Review of Lovin’ On Jesus: A Concise History of Contemporary Worship Plus Thoughts about “Contemporary Christian Music”
Background: Recently here I argued that real Christian worship cannot happen with a “concert atmosphere.” I examined a church’s web site because someone asked me to. There I saw a comment, under “About Us,” that said the church worships with a “concert atmosphere.” I was pleased that at least the church admits it and dismayed that any church would do that. To me, a concert is not a worship service although people can, of course, worship at a concert.
More background: I talked here about visiting numerous evangelical churches over the past several years where the “worship” does seem more like a concert than a worship service. The pattern of church worship services with a “concert atmosphere” is this: Opening music by the worship band followed by some kind of welcome and maybe a call to worship. Sometimes a prayer. Most often the congregation asked to stand and sing with the worship band and worship leader for about thirty minutes. Words projected onto large screens. Often few in the congregation sing; instead they listen and sip coffee and munch on donuts from the coffee bar in the foyer. The worship band has a great time singing the newish songs that were mostly written for performance by a Christian musical artist. Most of the songs have no discernible tune or melody but about five notes that seem random. Much repetition. Shallow lyrics. Virtually no theology. Often, I say, not always. Usually the congregation stands in darkness while the lights are on the worship team. After that the pastor or someone gives a talk, not a “sermon,” that sounds somewhat like a Christian TEDtalk. Lots of emphasis on experience with the main point being encouragement to become dedicated disciples of Jesus Christ. Then more of the worship band playing their instruments and singing songs the congregation can hardly sing because they were written for performance, not congregational singing. Many of the songs can be heard on Christian radio that plays Contemporary Christian Music (CCM). Then the music stops, the worship leader or pastor or someone prays and the service ends.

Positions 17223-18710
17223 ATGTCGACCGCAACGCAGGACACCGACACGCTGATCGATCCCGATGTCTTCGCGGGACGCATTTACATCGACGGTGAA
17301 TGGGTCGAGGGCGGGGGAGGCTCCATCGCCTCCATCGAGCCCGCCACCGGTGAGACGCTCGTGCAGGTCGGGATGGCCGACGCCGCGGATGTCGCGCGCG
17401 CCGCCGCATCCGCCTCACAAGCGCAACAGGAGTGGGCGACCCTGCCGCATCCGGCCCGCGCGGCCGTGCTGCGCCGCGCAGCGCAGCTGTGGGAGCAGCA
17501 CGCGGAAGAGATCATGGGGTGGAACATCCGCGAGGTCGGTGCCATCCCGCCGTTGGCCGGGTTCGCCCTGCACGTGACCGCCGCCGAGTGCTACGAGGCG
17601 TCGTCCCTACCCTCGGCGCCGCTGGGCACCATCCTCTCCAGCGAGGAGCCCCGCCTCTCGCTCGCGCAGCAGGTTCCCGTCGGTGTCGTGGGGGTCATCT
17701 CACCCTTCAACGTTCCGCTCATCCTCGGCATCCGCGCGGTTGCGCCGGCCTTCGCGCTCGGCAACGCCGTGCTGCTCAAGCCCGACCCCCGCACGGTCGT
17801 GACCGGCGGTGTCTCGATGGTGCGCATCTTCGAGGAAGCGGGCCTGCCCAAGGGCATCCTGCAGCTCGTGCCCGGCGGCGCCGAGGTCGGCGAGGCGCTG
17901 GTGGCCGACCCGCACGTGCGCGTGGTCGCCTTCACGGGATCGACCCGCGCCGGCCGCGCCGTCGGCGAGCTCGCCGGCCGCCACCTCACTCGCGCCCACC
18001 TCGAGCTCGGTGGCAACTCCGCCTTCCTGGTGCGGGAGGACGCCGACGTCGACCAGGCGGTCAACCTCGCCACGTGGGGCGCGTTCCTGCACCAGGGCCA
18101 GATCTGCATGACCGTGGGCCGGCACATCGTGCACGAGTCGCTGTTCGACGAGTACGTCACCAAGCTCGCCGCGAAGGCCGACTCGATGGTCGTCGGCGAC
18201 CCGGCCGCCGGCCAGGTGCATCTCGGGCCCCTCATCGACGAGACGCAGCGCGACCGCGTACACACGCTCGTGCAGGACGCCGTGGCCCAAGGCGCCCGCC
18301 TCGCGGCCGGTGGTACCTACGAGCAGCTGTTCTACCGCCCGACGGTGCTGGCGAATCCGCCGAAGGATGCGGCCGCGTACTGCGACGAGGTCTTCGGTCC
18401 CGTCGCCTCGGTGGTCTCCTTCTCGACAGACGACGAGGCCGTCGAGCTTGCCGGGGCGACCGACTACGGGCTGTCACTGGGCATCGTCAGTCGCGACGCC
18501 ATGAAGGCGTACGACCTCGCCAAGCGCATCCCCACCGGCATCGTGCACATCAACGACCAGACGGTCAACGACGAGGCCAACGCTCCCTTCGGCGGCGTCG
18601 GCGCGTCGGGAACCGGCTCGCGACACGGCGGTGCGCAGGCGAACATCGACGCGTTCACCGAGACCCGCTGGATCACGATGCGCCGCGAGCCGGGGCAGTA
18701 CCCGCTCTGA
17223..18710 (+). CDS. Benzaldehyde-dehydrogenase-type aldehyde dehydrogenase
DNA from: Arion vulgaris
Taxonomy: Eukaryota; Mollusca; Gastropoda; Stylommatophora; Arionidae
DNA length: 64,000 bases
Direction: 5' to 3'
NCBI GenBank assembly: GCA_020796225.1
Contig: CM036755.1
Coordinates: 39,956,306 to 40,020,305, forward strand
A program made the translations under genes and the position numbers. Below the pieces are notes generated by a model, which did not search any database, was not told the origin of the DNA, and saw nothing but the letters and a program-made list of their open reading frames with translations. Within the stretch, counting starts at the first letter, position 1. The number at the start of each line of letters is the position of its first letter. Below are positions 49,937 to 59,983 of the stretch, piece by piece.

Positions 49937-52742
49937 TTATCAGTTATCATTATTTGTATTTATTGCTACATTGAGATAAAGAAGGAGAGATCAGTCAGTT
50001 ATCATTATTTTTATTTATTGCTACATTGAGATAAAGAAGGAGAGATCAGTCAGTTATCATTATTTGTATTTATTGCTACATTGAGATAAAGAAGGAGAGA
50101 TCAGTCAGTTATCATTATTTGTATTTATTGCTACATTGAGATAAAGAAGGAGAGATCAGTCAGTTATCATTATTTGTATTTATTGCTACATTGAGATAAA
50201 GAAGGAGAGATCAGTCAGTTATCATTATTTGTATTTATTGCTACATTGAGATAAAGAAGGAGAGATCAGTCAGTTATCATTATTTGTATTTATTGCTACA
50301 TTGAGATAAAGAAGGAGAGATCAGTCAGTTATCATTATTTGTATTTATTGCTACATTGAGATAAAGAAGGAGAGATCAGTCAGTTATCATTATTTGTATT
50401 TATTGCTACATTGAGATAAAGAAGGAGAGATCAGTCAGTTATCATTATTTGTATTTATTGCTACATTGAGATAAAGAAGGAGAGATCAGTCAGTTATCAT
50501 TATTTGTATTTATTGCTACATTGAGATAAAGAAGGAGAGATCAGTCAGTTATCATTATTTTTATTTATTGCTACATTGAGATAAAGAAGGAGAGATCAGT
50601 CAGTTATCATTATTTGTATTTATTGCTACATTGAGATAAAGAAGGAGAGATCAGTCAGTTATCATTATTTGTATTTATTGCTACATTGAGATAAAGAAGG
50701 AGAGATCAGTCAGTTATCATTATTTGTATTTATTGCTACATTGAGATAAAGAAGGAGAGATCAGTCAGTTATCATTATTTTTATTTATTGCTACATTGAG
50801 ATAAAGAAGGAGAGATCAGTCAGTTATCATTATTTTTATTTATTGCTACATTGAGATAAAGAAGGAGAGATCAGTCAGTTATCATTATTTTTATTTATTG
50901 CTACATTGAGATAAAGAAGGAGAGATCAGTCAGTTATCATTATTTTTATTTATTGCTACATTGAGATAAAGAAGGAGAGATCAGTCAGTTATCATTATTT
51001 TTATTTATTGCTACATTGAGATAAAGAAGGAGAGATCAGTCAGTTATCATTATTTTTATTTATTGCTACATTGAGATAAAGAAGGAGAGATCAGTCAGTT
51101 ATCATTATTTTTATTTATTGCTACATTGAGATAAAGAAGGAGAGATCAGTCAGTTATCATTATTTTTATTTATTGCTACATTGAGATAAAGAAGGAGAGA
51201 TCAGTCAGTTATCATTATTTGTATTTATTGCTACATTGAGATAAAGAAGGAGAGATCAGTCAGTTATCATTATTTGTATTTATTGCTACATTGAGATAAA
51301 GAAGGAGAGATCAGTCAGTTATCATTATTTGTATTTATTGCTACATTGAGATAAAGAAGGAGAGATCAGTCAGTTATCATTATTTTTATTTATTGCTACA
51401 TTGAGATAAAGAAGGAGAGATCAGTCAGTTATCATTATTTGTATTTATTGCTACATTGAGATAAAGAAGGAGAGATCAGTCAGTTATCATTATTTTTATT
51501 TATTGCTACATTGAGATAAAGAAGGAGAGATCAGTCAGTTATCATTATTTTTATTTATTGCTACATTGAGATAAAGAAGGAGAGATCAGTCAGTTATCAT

Okay, now some of you my dear readers have strongly objected to my complaint about this newish pattern of “worship” among youth-oriented churches, many of them very large, many somewhere near a college or university. Fine. I am an old fogey. And I do like to sing hymns. But I also grew up through the so-called “worship wars” and know quite a bit about American evangelical worship.
So someone who seemed to think I’m ignorant about contemporary Christian worship recommended that I read Lovin’ on Jesus: A Concise History of Contemporary Worship by Swee Hong Lim and Lester Ruth (Abingdon, 2017). I got it and have read most of it. I focused especially on the two chapters “The Music of Contemporary Worship.” Here are some of my thoughts about the book and especially those two chapters.
*Sidebar: The opinions expressed here are my own (or those of the guest writer); I do not speak for any other person, group or organization; nor do I imply that the opinions expressed here reflect those of any other person, group or organization unless I say so specifically. Before commenting read the entire post and the “Note to commenters” at its end.*
I take into account that the subtitle contains the phrase “concise history.” Right. It’s very concise. In fact, though, I think it is partly wrong.
First of all, to those of you who have wrongly thought I am opposed to “contemporary worship” or “contemporary Christian music,” you’re wrong. I am only opposed to worship leaders and worship teams singing songs in worship that they expect congregants to sing that most cannot because the songs were clearly written for performance, not congregational singing.
Here is a list of songs mentioned in the book as examples of CCM: